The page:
The picture is unrelated to the dog in question.

We have a 13 year old pug who developed diabetes earlier this year. I have been giving her injections twice a day (in increasing amounts with the vet’s recommendations) for the last five or six months. She eats a lot but is getting thinner and bonier. She is nearly blind with cataracts and is starting to run into things. She sleeps most of the day, but is still fairly perky in the mornings. The biggest problem we are having is that she is very incontinent and will suddenly pee copious amounts without any warning to us, or even to herself I suspect. We have her on Proin, but it’s not working. She is ashamed and we are frustrated she just peed on our couch today (after urinating on another couch earlier in the year) and our carpet is shot. She drank five bowls of water this morning and it all came out. She used to be a mostly indoor dog, but of course we are having to have her outside most of the time now, including sleeping outside instead of in our room because of her incontinence (she has soaked through her bed). She seems confused at the changes. We keep taking her to the vet and upping her medicines (insulin and Proin) she usually has a plateau period of a few weeks and then goes back to drinking a lot and peeing a lot. We are now thinking maybe the time has come to put her down. We have two children who love her dearly we are thinking maybe it makes sense to do it now before school starts, and before the cold and rainy weather sets in. Leaving her out in the garage all day seems cruel. But because she is not totally comatose in her behavior, we are unsure. The vet won’t advice yes or no. He just keeps upping her medicines and telling us what our options are (cataract surgery etc) while at the same time telling us she only has about a year left and how her life will deteriorate.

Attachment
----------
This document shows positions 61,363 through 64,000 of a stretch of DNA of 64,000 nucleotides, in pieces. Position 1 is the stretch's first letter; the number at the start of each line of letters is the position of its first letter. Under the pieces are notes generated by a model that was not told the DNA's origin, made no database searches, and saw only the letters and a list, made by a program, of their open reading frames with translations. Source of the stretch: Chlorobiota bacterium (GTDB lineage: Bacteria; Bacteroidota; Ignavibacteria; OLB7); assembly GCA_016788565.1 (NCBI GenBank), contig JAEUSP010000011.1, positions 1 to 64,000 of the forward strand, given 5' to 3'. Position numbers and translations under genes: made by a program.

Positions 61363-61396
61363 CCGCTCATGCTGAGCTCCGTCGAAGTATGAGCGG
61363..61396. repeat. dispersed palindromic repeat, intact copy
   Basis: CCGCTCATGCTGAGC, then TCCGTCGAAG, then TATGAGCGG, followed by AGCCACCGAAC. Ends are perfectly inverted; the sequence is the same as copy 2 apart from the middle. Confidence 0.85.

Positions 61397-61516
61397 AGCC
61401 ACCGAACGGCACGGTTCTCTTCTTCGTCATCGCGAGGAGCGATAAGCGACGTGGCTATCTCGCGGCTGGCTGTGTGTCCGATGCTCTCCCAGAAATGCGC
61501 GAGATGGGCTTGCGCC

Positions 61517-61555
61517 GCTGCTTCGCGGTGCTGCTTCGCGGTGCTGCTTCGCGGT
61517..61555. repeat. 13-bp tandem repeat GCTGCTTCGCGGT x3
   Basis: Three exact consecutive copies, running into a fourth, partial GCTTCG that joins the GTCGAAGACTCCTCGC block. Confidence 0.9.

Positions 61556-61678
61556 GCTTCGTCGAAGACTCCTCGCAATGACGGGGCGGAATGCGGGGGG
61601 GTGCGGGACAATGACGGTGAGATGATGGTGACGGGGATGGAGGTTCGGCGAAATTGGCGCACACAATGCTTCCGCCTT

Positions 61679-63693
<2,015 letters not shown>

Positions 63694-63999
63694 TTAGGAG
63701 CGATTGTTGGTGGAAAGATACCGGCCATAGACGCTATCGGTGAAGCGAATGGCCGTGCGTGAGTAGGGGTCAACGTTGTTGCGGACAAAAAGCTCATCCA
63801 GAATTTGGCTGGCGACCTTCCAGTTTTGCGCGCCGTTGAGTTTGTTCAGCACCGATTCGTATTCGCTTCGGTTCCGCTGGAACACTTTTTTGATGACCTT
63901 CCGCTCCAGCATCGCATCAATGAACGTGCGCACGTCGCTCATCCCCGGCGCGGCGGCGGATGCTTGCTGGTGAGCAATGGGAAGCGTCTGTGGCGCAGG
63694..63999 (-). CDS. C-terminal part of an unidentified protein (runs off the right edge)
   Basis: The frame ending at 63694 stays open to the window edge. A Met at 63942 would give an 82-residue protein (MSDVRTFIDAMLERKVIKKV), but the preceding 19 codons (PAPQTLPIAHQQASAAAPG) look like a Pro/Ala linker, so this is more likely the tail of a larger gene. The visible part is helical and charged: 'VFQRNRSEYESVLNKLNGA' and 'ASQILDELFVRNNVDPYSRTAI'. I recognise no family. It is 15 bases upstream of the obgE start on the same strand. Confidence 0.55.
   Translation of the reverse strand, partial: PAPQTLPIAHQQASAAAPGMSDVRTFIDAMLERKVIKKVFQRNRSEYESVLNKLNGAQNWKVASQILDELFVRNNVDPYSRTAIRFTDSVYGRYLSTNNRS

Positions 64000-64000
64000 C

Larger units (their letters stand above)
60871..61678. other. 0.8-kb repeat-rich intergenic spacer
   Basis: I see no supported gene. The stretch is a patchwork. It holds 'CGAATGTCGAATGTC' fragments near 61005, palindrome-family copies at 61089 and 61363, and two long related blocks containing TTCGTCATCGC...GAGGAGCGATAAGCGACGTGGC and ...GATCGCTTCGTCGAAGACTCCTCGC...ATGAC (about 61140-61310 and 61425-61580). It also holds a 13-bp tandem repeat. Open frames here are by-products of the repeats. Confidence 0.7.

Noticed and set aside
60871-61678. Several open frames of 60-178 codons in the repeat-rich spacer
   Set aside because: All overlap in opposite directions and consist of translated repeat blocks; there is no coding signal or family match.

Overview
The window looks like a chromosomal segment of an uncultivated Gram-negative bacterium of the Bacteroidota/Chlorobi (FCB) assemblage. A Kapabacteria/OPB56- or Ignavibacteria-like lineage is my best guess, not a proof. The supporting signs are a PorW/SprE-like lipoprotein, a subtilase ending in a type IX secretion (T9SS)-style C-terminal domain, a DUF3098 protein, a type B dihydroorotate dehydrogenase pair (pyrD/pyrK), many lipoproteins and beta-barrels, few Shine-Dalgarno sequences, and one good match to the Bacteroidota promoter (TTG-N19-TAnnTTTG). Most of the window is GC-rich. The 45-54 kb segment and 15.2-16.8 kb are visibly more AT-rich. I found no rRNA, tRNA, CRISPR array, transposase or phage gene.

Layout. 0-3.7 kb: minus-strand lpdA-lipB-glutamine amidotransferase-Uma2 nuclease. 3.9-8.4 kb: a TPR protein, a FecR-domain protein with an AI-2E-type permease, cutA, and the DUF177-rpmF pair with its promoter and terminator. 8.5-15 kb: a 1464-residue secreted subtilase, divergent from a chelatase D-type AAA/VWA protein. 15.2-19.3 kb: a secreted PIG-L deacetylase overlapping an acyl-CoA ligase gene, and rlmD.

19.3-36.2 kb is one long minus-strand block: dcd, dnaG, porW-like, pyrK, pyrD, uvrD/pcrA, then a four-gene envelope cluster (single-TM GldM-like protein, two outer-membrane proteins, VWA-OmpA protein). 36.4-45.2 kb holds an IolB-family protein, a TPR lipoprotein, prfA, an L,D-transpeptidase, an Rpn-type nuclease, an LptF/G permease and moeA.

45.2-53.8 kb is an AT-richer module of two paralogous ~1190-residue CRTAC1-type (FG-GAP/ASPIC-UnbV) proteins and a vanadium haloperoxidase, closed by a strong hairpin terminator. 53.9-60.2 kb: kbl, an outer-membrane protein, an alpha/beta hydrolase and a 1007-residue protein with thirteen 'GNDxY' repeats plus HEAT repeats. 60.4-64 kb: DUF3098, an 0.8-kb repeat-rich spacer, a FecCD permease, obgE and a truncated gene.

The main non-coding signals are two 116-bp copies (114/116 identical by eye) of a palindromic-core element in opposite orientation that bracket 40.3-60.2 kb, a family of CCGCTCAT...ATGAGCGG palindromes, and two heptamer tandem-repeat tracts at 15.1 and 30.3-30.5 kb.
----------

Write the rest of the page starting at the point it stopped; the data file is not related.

1. Hi and thank you for your question.

    There is no cure as such for diabetes on dogs. The signs shown by your dog are typical of diabetes but can be managed with exercise, correct diet and insulin therapy.

    By correct diet, I mean a diet low in fat and sugars, high in carbohydrates and high in fibre. Feeding several smaller meals in the day will help.

    Neutering her would also be beneficial, if she has not already been spayed. Progesterone has a negative effect on insulin production. Spaying removes progesterone production and helps normalize insulin requirements.

    The urination problem is common in diabetic dogs. At 13 years and blind, I would not lock any dog away in the garage. Do you have a room with a hard floor which you can cover in newspapers and absorbent pads, the sort used on a child’s bed for night time “accidents”. You will, however be better restricting her to the hard floor area, rather than allowing her up on your couch, bed or carpets. Do not punish her or shout at her when she has an accident. It is something she does not have control over. Just change her papers / pads, wipe with de-odouriser and disinfectant and put fresh papers / pads down.

    The decision about euthanasia is yours and yours alone. In the mean time, keep her happy and well loved.

    … Anne